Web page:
SEOUL, South Korea — Nobody, except maybe his wife, dares to chastise Kim Jong-un on his home turf, even when it comes to the North Korean leader’s penchant for a smoke, including while visiting a children’s hospital.
So the adoption of a tough new law this week in North Korea that bans cigarette smoking in public places — with penalties for violators — has created a conundrum. What if Mr. Kim, who is regarded as a faultless deity in North Korea, breaks that law?
For years, North Korea has urged its people to quit smoking, posting no-smoking signs on public buildings and starting a national antismoking website. And for years, despite a family history of smoking-related illnesses, Mr. Kim has puffed away, contradicting the admonition his underlings have given everyone else.
The new “tobacco-prohibition law,” unanimously adopted by the Supreme People’s Assembly on Wednesday, makes that contradiction even more brazen.
The law “stipulates the rules which all the institutions, organizations and citizens must follow in protecting the lives and health of the people and providing more cultured and hygienic living environments,” the North’s official Korean Central News Agency said on Thursday. It applies to such public spaces as theaters, schools and hospitals.
According to South Korean and United States officials who have met Mr. Kim, no one in the country, with the possible exception of his wife, Ri Sol-ju, can tell him to quit. The totalitarian “Supreme Leader” of the isolated nation is considered incapable of error and above the law. People are taught to treat him as godlike. Schoolchildren and soldiers regularly sing a patriotic ode to the Kim family, “No Motherland Without You!”
On North Korean state media, Mr. Kim can often be seen taking a drag of his cigarette while inspecting factories, talking with missile engineers, riding the subway and even visiting schools and children’s hospitals.
Mr. Kim was already drinking and smoking when he was in his teens, according to a Japanese sushi chef, Kenji Fujimoto, who served the Kim family in Pyongyang, the North Korean capital, and later recounted his experiences in memoirs and interviews.
Although Mr. Fujimoto said Mr. Kim likes the luxury Yves Saint Laurent brand, the North Korean leader’s preferences are not clear. North Korean news photographs have also shown him dragging on the country’s premium 727 brand, which derives its name from July 27, 1953, the date of the armistice that halted the Korean War.
Mr. Kim’s grandfather, Kim Il-sung, is still widely revered among North Koreans as the founder of their country. He often appeared in public holding a cigarette.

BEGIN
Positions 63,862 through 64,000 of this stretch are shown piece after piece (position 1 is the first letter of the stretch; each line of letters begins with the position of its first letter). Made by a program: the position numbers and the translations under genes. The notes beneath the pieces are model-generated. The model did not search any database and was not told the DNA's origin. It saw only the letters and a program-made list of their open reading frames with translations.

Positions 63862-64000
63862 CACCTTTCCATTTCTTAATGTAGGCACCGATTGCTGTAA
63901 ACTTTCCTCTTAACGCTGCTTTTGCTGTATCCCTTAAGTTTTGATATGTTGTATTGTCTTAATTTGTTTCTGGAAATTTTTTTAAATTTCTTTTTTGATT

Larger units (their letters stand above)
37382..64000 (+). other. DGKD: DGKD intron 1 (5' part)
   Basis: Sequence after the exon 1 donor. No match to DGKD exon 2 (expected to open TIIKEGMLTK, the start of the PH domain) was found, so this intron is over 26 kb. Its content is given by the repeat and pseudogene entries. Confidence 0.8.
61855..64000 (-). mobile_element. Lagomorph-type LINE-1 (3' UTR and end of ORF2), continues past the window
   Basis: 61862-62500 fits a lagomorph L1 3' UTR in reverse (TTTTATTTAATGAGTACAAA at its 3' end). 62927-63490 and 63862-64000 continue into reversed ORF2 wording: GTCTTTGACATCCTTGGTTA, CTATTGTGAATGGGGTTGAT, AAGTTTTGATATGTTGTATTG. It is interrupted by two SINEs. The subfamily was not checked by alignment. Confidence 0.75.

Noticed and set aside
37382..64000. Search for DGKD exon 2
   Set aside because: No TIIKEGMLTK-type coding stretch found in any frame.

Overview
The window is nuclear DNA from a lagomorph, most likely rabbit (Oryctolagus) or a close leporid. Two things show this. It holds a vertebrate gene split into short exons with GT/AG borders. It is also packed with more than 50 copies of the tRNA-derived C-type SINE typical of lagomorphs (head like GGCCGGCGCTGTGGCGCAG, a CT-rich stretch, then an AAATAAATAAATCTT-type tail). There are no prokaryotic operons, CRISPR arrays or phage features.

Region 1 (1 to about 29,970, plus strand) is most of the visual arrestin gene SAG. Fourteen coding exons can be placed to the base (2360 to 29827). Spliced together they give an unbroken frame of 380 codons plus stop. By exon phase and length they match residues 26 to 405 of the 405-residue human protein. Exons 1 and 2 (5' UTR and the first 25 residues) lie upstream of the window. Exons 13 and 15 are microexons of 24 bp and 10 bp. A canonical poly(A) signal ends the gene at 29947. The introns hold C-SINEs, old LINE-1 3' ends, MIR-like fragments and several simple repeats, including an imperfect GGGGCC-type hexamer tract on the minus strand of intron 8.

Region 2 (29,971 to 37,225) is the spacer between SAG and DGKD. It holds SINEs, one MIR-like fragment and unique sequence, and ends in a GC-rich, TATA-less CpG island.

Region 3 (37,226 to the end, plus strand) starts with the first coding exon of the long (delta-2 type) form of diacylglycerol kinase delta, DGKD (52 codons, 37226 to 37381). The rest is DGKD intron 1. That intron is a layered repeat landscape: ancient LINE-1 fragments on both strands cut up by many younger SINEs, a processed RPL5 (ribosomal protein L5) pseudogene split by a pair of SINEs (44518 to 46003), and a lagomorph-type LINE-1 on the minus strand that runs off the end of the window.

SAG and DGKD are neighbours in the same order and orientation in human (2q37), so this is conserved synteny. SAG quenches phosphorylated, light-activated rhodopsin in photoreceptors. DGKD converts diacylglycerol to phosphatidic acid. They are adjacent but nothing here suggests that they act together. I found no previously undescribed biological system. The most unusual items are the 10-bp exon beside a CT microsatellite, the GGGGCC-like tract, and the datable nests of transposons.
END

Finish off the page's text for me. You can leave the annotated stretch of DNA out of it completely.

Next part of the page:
Since taking power in 2011, Mr. Kim has tried to resemble his grandfather in looks, sporting short hair and a Mao suit. Outside analysts have speculated that Mr. Kim also gained weight to copy his grandfather’s hulking build, as part of a propaganda strategy.
The Kim rulers in North Korea have a history of cardiovascular diseases that South Korean intelligence officials have attributed to heavy smoking, drinking and obesity. Kim Il-sung died in 1994 of heart failure. His son and successor, Kim Jong-il, suffered a stroke in 2008 and died of cardiac arrest in 2011. Kim Jong-un himself has been plagued by rumors of poor health, including diabetes, cardiovascular trouble and ankle pains caused by his weight.
Mr. Kim’s father, Kim Jong-il, introduced the first antismoking campaign in North Korea, although he struggled to quit himself. He famously said, “the three greatest fools of the 21st century are those who can’t use the computer, can’t sing and can’t quit smoking.”
“The cigarette is like a gun pointed at your heart!” said one of the antismoking slogans North Korea adopted under Kim Jong-il.
More than 46 percent of adult men in North Korea were smokers in 2017, according to the World Health Organization. But defectors from the country said that the percentage could be much higher, as men take to smoking in their teens as a source of entertainment in a place with few alternatives. North Korea claims that no women smoke.
A common joke among North Korean men, according to defectors, is that it is possible to go “one day without eating, but no days without smoking.” Packs of cigarettes are used to bribe North Korean officials, they say.
A lifelong smoker, Kim Jong-il, stopped after a stroke, but was said to have later resumed, according to South Korean officials.
His son, too, has found it hard to kick the habit.
According to Bob Woodward’s recent book “Rage,” when the American nuclear envoy, Andy Kim, met Mr. Kim in 2018 in Pyongyang, he saw the North Korean leader light up and told him it was bad for his health. Mr. Kim’s top aide, Kim Yong-chol, and his sister, Kim Yo-jong, both froze. No one in North Korea ever spoke to their leader that way, except for one person. According to Mr. Woodward, quoting Andy Kim, Ms. Ri acknowledged that was right: “I’ve told my husband about the dangers of smoking,” she said.
And in July, two months after North Korea announced that it was expanding its no-smoking zone policies, Central TV showed Mr. Kim inspecting a new general hospital under construction in Pyongyang.
He was smoking.